# Proof of Chain Rule: Understanding the Limits

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• mcastillo356
In summary: This is also why the E(k) term disappears in the last step. In summary, the proof shows that the derivative of a composite function f(g(x)) is equal to the product of the derivatives of f(x) and g(x). The proof uses the rules of limits and the definition of the derivative to show that the limit of a function E(k) is equal to 0. This allows for the simplification of the equation and ultimately proves the desired result.
mcastillo356
Gold Member
TL;DR Summary
I've got a proof of the Chain Rule, but basic questions about basic steps
First I quote the text, and then the attempts to solve the doubts:

"Proof of the Chain Rule

Be ##f## a differentiable function at the point ##u=g(x)##, with ##g## a differentiable function at ##x##. Be the function ##E(k)## described this way:
$$E(0)=0$$
$$E(k)=\dfrac{f(u+k)-f(u)}{k}-f'(u)\qquad\mbox{if}\;k\neq 0$$

By definition of derivative, ##\lim_{k \to{0}}{E(k)}=f'(u)-f'(u)=0=E(0)##, so ##E(k)## is continuous in ##k=0##. Also, be ##k=0## or not, we have

$$f(u+k)-f(u)=(f'(u)+E(k))k$$

Be now ##u=g(x)## and ##k=g(x+h)-g(x)##, so ##u+k=g(x+h)##; we obtain

$$f(g(x+h))-f(g(x))=(f'(g(x))+E(k))(g(x+h)-g(x))$$

As ##g## is differentiable at ##x##, ##\lim_{h \to{0}}{[g(x+h)-g(x)]/h}=g'(x)##. Also, ##g## is continuous at ##x##, by Theorem 1
THEOREM 1 Being differentiable means being continous

If ##f## is differentiable at ##x##, we know it exists

$$\displaystyle\lim_{h \to{0}}{\dfrac{f(x+h)-f(x)}{h}}=f'(x)$$

Using the rules of limits (Theorem 2 of section 1.2)

Rules for limits

If ##\lim_{x \to a}{f(x)}=L##, ##\lim_{x \to a}{g(x)}=M##, and ##k## is a constant, then

1. Limit of a sum: ##\displaystyle\lim_{x \to{a}}{[f(x)+g(x)]}=L+M##
2. Limit of a subtraction: ##\displaystyle\lim_{x \to{a}}{[f(x)+g(x)]}=L+M##
3. Limit of a product: ##\displaystyle\lim_{x \to{a}}{f(x)g(x)}=LM##
4. Limit of a function multiplied by a constant: ##\displaystyle\lim_{x \to{a}}{kf(x)}=kL##
5. Limit of a division: ##\displaystyle\lim_{x \to a}{\dfrac{f(x)}{g(x)}}=\dfrac{L}{M}\qquad\mbox{if}\;M\neq 0##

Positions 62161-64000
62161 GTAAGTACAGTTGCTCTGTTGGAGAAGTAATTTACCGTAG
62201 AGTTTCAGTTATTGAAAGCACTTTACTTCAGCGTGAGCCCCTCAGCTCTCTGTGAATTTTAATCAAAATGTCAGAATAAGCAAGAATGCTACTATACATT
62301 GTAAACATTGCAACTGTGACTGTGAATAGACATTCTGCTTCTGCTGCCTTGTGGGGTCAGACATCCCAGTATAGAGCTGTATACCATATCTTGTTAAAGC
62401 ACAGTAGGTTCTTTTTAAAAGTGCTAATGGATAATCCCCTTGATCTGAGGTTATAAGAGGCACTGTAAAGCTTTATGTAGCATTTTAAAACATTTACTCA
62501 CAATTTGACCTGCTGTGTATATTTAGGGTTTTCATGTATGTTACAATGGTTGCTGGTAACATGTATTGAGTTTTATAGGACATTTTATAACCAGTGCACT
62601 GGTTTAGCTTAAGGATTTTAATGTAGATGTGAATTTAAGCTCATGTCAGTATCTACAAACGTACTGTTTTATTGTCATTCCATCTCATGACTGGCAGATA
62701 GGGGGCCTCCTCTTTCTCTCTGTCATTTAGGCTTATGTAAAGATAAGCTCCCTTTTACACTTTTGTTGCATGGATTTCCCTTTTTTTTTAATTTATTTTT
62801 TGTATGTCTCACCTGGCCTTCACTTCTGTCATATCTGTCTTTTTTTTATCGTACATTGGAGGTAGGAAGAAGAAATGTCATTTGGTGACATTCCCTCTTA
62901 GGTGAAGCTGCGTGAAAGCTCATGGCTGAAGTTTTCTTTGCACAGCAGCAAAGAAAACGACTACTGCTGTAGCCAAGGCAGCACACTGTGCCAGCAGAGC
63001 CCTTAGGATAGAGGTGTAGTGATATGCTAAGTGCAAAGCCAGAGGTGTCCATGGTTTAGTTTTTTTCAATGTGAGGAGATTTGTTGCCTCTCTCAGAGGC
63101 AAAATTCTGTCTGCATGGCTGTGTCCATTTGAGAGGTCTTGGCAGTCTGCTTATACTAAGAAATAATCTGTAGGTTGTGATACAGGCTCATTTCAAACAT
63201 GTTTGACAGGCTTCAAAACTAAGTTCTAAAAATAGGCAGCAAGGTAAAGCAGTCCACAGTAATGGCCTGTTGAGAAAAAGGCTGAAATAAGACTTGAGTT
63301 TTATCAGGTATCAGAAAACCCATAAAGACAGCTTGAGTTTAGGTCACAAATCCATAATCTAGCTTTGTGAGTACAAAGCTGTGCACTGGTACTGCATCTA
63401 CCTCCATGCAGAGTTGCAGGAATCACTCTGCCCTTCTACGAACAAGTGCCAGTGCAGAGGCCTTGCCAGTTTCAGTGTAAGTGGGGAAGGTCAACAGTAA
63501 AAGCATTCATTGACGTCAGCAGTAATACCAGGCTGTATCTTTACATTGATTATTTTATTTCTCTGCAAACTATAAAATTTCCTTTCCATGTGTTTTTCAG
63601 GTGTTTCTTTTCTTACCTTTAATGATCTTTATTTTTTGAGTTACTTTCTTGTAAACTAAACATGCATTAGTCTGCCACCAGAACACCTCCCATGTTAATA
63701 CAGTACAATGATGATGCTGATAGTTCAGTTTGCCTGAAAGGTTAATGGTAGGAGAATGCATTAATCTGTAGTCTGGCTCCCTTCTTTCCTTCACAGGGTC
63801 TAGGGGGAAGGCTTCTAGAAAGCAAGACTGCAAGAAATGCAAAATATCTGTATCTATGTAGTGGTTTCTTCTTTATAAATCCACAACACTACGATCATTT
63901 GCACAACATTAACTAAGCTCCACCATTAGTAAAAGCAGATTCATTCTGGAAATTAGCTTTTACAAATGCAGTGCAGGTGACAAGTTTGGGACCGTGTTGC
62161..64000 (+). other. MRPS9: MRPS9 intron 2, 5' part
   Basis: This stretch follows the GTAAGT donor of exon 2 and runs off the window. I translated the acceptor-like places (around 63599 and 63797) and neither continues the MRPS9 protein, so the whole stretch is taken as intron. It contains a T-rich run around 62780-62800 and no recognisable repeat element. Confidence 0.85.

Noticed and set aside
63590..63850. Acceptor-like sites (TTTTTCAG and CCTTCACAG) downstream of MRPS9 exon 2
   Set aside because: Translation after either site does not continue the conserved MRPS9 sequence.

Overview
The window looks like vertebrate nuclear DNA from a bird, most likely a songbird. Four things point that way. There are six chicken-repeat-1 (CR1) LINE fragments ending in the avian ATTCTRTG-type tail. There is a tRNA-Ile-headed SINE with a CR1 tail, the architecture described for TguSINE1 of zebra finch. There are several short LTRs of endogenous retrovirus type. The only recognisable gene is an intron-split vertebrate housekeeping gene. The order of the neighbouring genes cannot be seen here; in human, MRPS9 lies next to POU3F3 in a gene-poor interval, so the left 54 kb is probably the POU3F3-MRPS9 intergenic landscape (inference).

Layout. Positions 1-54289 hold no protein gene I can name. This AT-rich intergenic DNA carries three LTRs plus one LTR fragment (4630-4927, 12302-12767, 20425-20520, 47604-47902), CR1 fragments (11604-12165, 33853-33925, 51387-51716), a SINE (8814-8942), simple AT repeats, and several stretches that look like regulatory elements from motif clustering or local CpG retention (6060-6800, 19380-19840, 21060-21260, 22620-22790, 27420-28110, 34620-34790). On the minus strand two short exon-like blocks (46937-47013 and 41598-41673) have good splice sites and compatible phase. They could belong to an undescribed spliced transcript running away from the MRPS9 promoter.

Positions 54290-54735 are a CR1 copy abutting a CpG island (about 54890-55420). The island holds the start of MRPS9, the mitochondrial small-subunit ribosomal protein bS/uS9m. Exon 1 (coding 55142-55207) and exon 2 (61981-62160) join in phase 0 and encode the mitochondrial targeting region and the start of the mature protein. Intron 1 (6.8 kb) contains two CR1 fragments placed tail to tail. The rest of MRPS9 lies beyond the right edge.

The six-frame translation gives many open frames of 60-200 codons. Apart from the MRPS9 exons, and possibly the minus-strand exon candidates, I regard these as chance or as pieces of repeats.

If ##m## is an integer and ##n## a positive integer, then
6. Limit of a power: ##\displaystyle\lim_{x \to{a}}{[f(x)]^{m/n}}=L^{m/n}##, whenever ##L>0## if ##n## is even, and ##L\neq 0## if ##m<0##
If ##f(x)\geq g(x)## at an interval that contains ##a## inside, then
7. Order preservation: ##L\geq M##

we have

$$\lim_{h \to{0}}{f(x+h)-f(x))}=\lim_{h \to{0}}{\left (\dfrac{f(x+h)-f(x)}{h}\right)(h)}=(f'(x))(0)=0$$

This is equivalent to ##\lim_{h \to{0}}{f(x+h)=f(x)}##, and means ##f## is continous.So ##\lim_{h \to{0}}{E(k)}=\lim_{h \to{0}}{(g(x+h)-g(h)=0}##. As ##E## is continuous in 0, ##\lim_{h \to{0}}{E(k)}=\lim_{k \to{0}}{E(k)}=E(0)=0##. This way,

$$\dfrac{d}{dx}f(g(x))=\displaystyle\lim_{h \to{0}}{\dfrac{f(g(x+h))-f(g(x))}{h}}$$

$$\qquad\qquad\qquad=\displaystyle\lim_{h \to{0}}{(f'(g(x)+E(k))\dfrac{g(x+h)-g(x)}{h}}$$

$$\qquad\qquad\qquad=(f'(g(x)+0)g(x)=f'(g(x))g'(x)$$

As we wanted to prove."

Doubts:

-¿##\lim_{h \to{0}}{E(k)}=\lim_{k \to{0}}{E(k)}##?

Attempt: ##\lim_{h \to{0}}{E(k)}=\displaystyle\lim_{h \to{0}}{\dfrac{E(k+h)-E(k)}{h}}=\displaystyle\lim_{k \to{0}}{\dfrac{E(k)-E(0)}{k-0}}## (Bad, I guess)

-¿Why ##f'(g(x))## remains the same at the last step?:

$$\qquad\qquad\qquad=\displaystyle\lim_{h \to{0}}{(f'(g(x)+E(k))\dfrac{g(x+h)-g(x)}{h}}$$

$$\qquad\qquad\qquad=(f'(g(x)+0)g(x)=f'(g(x))g'(x)$$

Attempt: are different variables

Greetings to everybody, have a nice St Joseph's Day!

annabrown
mcastillo356 said:
-¿limh→0E(k)=limk→0E(k)?
No. ##\lim_{h \to 0} E(k) = E(k)##, since E(k) doesn't involve h in any way.

For the same reason, if f(x) = 2x + 3, ##\lim_{z \to 19} f(x) = f(x)##

mcastillo356
Thanks!
Greetings

mcastillo356 said:
-¿Why f′(g(x)) remains the same at the last step?:
For the same reason as before -- f'(g(x)) doesn't involve h, so in the limit process (with h approaching 0), f'(g(x)) is unaffected.

mcastillo356

## 1. What is the chain rule in calculus?

The chain rule is a mathematical rule used in calculus to find the derivative of a composite function. It states that the derivative of a composite function is equal to the derivative of the outer function evaluated at the inner function, multiplied by the derivative of the inner function.

## 2. How is the chain rule used to find limits?

The chain rule is used to find limits by breaking down a complex function into simpler functions and evaluating the limit of each function separately. This allows us to find the limit of the composite function by using the chain rule to combine the limits of the individual functions.

## 3. What is the difference between the chain rule and the product rule?

The chain rule and the product rule are both rules used in calculus to find derivatives. The main difference is that the chain rule is used for composite functions, where the product rule is used for multiplying two or more functions together.

## 4. Can the chain rule be applied to any composite function?

Yes, the chain rule can be applied to any composite function, as long as the individual functions are differentiable. This means that the functions must have a well-defined derivative at every point in their domain.

## 5. How can the chain rule be extended to higher dimensions?

The chain rule can be extended to higher dimensions by using the multivariate chain rule, which is a generalization of the chain rule for functions with multiple variables. It states that the derivative of a multivariate composite function is equal to the sum of the partial derivatives of the outer function with respect to each variable, multiplied by the derivative of the inner function with respect to that same variable.

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